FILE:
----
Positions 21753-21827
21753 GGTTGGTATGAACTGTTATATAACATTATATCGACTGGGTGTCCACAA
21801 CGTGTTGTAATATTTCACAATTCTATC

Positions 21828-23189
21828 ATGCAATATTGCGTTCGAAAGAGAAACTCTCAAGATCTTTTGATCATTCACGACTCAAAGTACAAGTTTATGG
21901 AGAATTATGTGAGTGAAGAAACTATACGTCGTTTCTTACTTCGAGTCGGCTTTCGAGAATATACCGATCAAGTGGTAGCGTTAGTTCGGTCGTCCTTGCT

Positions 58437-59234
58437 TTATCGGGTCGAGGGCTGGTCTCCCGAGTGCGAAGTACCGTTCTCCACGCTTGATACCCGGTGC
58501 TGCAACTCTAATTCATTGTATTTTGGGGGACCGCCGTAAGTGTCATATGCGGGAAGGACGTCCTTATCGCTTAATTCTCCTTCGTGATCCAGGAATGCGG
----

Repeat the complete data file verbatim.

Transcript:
Positions 21753-21827
21753 GGTTGGTATGAACTGTTATATAACATTATATCGACTGGGTGTCCACAA
21801 CGTGTTGTAATATTTCACAATTCTATC

Positions 21828-23189
21828 ATGCAATATTGCGTTCGAAAGAGAAACTCTCAAGATCTTTTGATCATTCACGACTCAAAGTACAAGTTTATGG
21901 AGAATTATGTGAGTGAAGAAACTATACGTCGTTTCTTACTTCGAGTCGGCTTTCGAGAATATACCGATCAAGTGGTAGCGTTAGTTCGGTCGTCCTTGCT

Positions 58437-59234
58437 TTATCGGGTCGAGGGCTGGTCTCCCGAGTGCGAAGTACCGTTCTCCACGCTTGATACCCGGTGC
58501 TGCAACTCTAATTCATTGTATTTTGGGGGACCGCCGTAAGTGTCATATGCGGGAAGGACGTCCTTATCGCTTAATTCTCCTTCGTGATCCAGGAATGCGG